Yesterday, Denali asked on Facebook and Instagram for people to name their favorite purchases. We didn't get many responses, partly because these companies (both owned by Meta) are not showing us to nearly as many people as they used to. That's probably because we don't advertise, and so I can't blame them. But I just reworded these posts to make it clear that we are wondering about people's favorite companies and products across the entire marketplace ... not restricted to WeatherWool or clothing. We'd like to know what companies and products are most-admired. Cars, trucks, boats, optics, breakfast cereal ... We want to be THE BEST at what we do and knowing what companies and products our customers see as THE BEST will help us. THANKS. A while back I created a page, With The Best, showing our garments with a handful of products that are often cited as The Best. I'd love to grow that page, and I'd love to look at the products that most inspire people.
2022-05-14 ... "It's awful"
We do everything we can think of to make garments people want to wear. And we regularly (gratefully!!) receive wonderful feedback from people who have our garments. But sometimes someone really surprised me, such as this note sent yesterday by Minnesotan Arrio Farugie: "I haven't been able to wear any WeatherWool for almost a week. It's awful. Should be back at it with lower night temps next week tho!" THANK YOU, ARRIO! ... Until I started working with woolens, I had no idea how many people love the cold and really look forward to winter.
2022-05-13 ... CPO Shirts and Hooded Jackets ... Sigma III and GI Bill
Better Team USA is hoping to finish work on the CPO Shirts next week, and we will ship as soon as we check them! The CPOs are being made in MidWeight Solid Drab Color and MidWeight Lynx Pattern. Factory8 has just shipped to us what is -- hopefully -- the last prototype of the Hooded Jacket. We will probably receive it on Monday.
Congratulations to longtime WeatherWool Friend and Advisor Rob Allen and Sigma III Survival School on the acceptance of their offerings into the GI Bill Training/Education!! Rob was working on this for four years!
2022-05-12 ... The Swamp
Something came up which caused me to re-read, and update, the page on The Swamp, our little bit of swampy heaven here in North Jersey. It's a great place and crazy that it is so close to NYC!
2022-05-11 ... Madrona and WeatherWool Fabric
We really like that other people enjoy working with our Fabric, and the Collaboration page shows some of what others have done. People interested in having custom garments made from our Fabric should get in touch with Ruby and West at Madrona Wear.
We loves what Ruby and West at Madrona Wear have done with our Fabrics!
2022-05-10 ... Inflation and Price Hikes -- Last Year
I guess to every cloud there is a silver lining. We have had so many delays in the last four years and so many cost increases in 2021 that we won't need to raise prices this year. And WOW! ... inflation is in the news now, but we saw a lot of this last year ... price-hikes of 10 or 15%. And shortages. And unusually long delivery times. But ordering last year set us up pretty well for this year.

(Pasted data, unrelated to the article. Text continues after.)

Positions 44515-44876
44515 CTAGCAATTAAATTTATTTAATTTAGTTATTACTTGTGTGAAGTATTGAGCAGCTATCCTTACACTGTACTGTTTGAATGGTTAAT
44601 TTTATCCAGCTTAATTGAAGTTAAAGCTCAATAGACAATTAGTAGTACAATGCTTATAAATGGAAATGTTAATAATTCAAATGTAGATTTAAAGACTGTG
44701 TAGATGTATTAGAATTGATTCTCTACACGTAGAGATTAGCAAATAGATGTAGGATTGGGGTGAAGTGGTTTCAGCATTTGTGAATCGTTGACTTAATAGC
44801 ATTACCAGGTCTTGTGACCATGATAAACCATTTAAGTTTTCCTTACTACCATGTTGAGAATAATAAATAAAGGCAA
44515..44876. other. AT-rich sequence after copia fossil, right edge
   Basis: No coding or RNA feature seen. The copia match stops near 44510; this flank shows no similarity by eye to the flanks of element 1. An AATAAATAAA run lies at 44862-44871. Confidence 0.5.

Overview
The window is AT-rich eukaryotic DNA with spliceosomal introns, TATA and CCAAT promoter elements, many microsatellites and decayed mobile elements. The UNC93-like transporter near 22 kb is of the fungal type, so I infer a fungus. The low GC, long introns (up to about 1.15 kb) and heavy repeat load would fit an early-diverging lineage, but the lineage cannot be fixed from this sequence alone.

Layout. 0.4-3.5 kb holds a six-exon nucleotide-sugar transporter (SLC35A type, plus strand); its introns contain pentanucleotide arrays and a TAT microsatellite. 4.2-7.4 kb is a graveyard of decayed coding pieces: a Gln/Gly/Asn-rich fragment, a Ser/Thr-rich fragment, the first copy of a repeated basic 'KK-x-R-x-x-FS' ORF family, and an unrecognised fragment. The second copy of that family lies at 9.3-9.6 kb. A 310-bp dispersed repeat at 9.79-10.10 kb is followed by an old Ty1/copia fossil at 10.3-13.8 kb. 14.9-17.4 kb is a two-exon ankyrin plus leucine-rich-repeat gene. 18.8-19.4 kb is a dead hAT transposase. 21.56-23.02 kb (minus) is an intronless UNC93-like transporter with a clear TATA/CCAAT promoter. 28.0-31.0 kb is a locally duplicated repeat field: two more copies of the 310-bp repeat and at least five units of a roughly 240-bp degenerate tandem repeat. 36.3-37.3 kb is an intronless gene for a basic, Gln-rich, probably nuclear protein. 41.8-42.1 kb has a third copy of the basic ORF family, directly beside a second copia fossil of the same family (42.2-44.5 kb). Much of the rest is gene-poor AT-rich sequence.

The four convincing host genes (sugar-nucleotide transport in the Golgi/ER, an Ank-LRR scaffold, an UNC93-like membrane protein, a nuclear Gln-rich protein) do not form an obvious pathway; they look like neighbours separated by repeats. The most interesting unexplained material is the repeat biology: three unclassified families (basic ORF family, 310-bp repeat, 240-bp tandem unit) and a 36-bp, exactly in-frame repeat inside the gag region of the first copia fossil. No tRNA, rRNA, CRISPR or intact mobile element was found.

ALSO ... many people have placed backorders with us in 2021, 2020 ... and even pre-Covid in 2019 and 2018. For all backorders, the original price at the time of the order remains in effect.
Stopping off at Costco this morning, the gas line was so long we had trouble getting into the parking lot. (And we didn't even want gas.)
2022-05-09 ... Delay
The flooding of Littlewood Dye House caused by Hurricane Ida is really hitting our calendar now. The floods delayed the dyeing of our fiber by about 6 months, and now it is looking like September before the Batch 7 Fabric is ready for the tailors. I was really hoping to get at least some of Batch 7 in June. And of course, once we do finally get the Fabric, the tailors need significant time.
2022-05-08 ... Mother's Day ... VE Day
Wishing all the Moms a super day!! Here at WeatherWool, we couldn't function without the help and support of Debby and Cecy!
We have always been a little bit distressed that WeatherWool is yet to offer anything designed specifically for women. We have made some prototypes, but never anything in production. This year, we fully intend to make our Women's Blanket Coat.
Today is also the Anniversary of VE Day. For people born in the 1940s, 50s and 60s, the end of World War II in Europe (Victory in Europe Day) in 1945 is never to be forgotten.
2022-05-07 ... Shoddy
We try to keep up with what other companies are doing. We're a tiny family business and we have a lot to learn. Watching what the big companies do seems like a good way to get some lessons. But actually, I usually wind up thinking WE'RE NOT GOING TO DO THAT! And that's my reaction when I see others offering shoddy.
SHODDY ... Noun ... "an inferior quality yarn or fabric made from the shredded fibre of waste woollen cloth or clippings". I've blogged about shoddy before; the word that is now synonymous with poor quality comes from 200 years ago, when relatively low-priced, inferior "shoddy" garments were well-known in London. The first time I saw shoddy was, amazingly, the line of woolens that were offered for a couple of years by the famous Weatherby, a company known for high-quality rifles. Of course, they didn't use the word shoddy, but the tags stated the garments were made from recycled wool, and they didn't feel like something I would want to wear.